Naomi Klein: While I simply adore your cartoon series depicting the everyday lives of Betty and Tipp, your serial “The Aviary” blew me away. Serials weren’t on my radar when I was planning the F&G section, and I’m grateful for your contributions. Serials will most definitely become a mainstay all because of you. — Abby Stetina Shelby Edgar: The effort you put into your work is unmatched. You have so many ideas floating around in your head, and seeing them put to paper (or screen) has been so fulfilling. — Ever Cole Anna Maria Mikolajczak: Your Mizzou-themed satire is so unique to our section — truly a breath of fresh air! It’s safe to say that all students love a good chuckle, and you surely provided them with one. I’m excited to see your jokes appear on SNL in a few years! Best of luck. — Abby Stetina P.S. Our beloved copy editors do so much of the work behind the scenes, and they hardly ever get the credit they deserve. From the entire Fun and Games section — we say thank you! Special shoutout to Jacob Richey, Faith Schilmoeller and Emily Rutledge for editing this story. Edited by Jacob Richey, jrichey@themaneater.com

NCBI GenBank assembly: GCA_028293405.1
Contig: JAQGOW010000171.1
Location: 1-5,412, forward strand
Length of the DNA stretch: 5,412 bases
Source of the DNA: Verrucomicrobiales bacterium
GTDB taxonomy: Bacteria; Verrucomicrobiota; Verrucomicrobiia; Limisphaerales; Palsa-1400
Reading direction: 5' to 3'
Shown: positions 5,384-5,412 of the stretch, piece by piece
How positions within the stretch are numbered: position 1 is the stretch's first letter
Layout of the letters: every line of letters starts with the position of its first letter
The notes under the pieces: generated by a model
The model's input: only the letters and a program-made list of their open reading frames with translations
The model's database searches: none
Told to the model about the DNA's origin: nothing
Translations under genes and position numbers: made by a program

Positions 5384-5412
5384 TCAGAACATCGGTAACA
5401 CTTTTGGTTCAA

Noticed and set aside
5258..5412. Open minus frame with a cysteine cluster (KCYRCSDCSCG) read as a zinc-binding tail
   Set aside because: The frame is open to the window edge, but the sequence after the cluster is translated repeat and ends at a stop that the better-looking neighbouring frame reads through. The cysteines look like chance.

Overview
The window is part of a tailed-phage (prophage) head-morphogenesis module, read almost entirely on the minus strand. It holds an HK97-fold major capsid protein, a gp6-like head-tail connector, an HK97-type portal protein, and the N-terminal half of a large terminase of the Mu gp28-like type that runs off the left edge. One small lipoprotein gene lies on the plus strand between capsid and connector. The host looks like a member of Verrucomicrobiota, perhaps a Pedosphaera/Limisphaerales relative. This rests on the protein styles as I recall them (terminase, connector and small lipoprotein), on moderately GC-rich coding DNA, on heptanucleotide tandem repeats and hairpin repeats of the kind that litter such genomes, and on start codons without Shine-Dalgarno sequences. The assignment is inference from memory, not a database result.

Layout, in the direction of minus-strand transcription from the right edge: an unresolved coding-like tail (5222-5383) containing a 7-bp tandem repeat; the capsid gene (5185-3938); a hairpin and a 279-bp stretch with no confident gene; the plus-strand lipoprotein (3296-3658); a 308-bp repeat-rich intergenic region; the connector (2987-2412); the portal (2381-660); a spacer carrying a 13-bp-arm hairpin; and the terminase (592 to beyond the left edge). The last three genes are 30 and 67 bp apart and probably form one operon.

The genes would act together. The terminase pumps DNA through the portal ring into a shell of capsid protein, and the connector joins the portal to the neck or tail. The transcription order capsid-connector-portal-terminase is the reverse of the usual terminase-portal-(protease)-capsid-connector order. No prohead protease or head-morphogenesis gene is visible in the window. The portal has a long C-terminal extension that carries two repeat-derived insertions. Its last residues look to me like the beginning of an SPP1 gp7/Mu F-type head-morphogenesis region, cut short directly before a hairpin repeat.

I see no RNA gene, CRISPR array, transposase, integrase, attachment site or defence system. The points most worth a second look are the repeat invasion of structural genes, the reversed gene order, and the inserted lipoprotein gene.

A year through the lens BY MANEATER PHOTO STAFF

Coverage from all angles: the multimedia section’s first year The multimedia section’s first year proved The Maneater is more than a newspaper. BY ELLIE LIN AND ANNA COLLETTO Multimedia Editors